Continuing on from previous days’ discussions about being a more conscious consumer, let’s chat today about the learning process.
The fast fashion chain stores scream in our faces everyday. We all know them. There’s no secret about where to find their wares.
What if you decide to make a more concerted effort to shop “responsibly” but don’t really know where to start? The ethical fashion outlets, second hand stores, and maybe even the high end shops holding your most thoughtful future purchases aren’t always so easy to find.
For starters, being a conscious consumer can really mean so many things. You could buy ethical fashion produced by non profit organizations supporting economic and career development in third world countries, green products made with sustainable resources, fewer high quality pieces no matter their origin limiting your environmental impact, items only made in the USA to support local employment and economy (think small independent designers, companies with USA-only supply chains, or even Etsy), and the list goes on and on and on.
So, if you’re inclined to make the move to more conscious consumption, where do you start?
Here are a few suggestions. And if you have more ideas, I’d really love to hear them in the comments!
As you know from a few months back, I discovered the Get Redressed campaign through Caitlin over at Greater Than Rubies. This international movement encourages various ways to more consciously experience fashion and personal style through a multitude of avenues including, but not limited to, DIY refashions and revivals, investment pieces, and remixing, among so many other options. Each month, they produce a tips sheet to get the month started and then a summary of their theme for that particular month. A couple of my favorite tip sheets are included below. I had an opportunity to collaborate with them earlier this summer to help showcase ways to “Get Redressed” and be a more conscious consumer of fashion. As a contributor to their June DIY series, they featured my thrifted refashioned dress in their June monthly newsletter.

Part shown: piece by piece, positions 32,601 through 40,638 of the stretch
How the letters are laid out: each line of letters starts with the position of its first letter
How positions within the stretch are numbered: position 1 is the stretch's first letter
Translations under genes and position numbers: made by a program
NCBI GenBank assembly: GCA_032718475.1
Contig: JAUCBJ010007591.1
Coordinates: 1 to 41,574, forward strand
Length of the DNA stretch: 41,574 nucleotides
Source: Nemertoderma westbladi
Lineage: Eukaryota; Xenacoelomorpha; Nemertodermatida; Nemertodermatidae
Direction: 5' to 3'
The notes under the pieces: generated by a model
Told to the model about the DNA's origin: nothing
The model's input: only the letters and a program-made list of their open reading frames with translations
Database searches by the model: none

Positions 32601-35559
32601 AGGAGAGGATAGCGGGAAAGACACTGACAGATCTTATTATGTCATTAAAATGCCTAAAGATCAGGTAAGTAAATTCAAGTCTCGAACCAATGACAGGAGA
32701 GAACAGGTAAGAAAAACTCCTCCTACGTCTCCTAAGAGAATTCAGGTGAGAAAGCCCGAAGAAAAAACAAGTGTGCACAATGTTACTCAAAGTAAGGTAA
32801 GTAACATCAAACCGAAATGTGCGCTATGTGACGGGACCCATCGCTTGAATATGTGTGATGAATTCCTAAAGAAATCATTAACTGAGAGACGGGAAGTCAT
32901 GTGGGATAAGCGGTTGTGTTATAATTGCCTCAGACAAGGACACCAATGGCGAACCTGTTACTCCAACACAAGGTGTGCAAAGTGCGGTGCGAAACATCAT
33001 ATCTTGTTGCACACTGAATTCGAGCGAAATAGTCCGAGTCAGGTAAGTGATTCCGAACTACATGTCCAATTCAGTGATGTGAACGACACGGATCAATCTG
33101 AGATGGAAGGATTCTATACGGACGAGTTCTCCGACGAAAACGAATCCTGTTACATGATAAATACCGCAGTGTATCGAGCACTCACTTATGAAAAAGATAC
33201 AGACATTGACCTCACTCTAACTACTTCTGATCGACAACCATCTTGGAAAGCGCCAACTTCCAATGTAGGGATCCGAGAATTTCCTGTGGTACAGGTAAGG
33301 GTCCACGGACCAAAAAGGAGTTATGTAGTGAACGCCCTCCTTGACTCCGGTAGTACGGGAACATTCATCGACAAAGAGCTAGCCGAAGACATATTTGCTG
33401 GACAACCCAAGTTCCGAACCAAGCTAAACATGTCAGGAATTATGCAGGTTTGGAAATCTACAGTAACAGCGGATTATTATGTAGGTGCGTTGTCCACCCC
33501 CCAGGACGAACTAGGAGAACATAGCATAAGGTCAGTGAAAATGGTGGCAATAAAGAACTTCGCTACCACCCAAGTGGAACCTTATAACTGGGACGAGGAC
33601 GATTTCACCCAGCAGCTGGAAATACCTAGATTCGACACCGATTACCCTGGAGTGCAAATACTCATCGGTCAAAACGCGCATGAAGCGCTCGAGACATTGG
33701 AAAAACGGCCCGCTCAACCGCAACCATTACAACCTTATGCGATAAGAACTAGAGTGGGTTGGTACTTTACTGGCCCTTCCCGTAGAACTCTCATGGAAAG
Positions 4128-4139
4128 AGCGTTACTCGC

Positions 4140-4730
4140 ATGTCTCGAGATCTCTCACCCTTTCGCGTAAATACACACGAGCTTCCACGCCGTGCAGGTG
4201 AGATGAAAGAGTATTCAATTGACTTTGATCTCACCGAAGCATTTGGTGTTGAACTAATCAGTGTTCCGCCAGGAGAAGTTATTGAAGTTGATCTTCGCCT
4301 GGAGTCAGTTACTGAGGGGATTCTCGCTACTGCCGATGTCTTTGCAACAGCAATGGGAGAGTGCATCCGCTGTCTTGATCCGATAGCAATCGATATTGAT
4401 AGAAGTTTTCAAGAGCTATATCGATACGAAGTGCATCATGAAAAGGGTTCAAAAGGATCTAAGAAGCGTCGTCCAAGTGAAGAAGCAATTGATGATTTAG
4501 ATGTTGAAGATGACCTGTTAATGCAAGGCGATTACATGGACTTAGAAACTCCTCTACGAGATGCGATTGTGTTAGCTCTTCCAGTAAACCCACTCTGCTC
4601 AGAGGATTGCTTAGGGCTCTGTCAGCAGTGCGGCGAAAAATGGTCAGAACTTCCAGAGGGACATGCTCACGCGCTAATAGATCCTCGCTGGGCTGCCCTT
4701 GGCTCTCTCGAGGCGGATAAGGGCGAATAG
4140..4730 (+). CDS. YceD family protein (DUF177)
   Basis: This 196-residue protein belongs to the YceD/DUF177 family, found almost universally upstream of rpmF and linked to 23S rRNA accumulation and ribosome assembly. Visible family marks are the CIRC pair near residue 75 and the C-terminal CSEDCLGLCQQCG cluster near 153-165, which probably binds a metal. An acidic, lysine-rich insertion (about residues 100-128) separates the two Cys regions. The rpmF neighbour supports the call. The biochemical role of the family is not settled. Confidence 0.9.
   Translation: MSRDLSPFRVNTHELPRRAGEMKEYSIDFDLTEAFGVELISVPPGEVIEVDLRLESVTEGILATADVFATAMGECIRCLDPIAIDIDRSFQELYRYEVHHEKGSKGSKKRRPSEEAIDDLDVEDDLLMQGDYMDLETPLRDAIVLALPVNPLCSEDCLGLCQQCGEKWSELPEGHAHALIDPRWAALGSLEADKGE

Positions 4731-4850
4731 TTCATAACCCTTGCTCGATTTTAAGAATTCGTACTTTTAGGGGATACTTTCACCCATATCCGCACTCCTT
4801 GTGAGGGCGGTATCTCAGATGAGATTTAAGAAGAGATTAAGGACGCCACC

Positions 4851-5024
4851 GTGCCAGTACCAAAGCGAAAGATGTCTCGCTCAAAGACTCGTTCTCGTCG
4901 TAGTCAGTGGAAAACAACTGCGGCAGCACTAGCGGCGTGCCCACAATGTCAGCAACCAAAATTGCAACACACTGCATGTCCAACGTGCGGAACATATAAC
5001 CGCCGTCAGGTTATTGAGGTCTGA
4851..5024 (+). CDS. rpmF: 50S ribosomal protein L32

I also explore sustainable living, socially conscious style, and minimalist blogs like Lifestyle Justice, Into Mind, and recovering Shopaholic, (among so many others!) as well as blogs written by companies producing these goods.
Some of the companies I’ve recently discovered include:
Stop on over to Lifestyle Justice for a more comprehensive list of other ethical brands about which she has written. Not long ago, she wrote about Amani Africa who makes this dress that I really love (and pinned to my Socially Conscious Shopping Pinterest Board). This dress would suit my office dress code perfectly, add a unique piece to my closet, and be socially responsible all at the same time! Win-win-win.
Made in the USA Brands
And of course, don’t forget Etsy! I love seeking out great independent artisans on Etsy to find unique pieces that also support small independent business and handmade products.
Occasionally I have to dig a bit to find these blogs, but they often introduce me to great new brands that produce ethical, environmentally-friendly, and other socially responsible products that slow the increasingly growing cycle of fashion from design to consumption to trash. And then, being the Instagram junkie that I am, I scroll through their photos and who they follow and often find more similar companies or content producers.
So now it’s time for you to share your favorite companies or content producers that make or share about socially responsible or conscious consumption. I’d love to hear your favorites!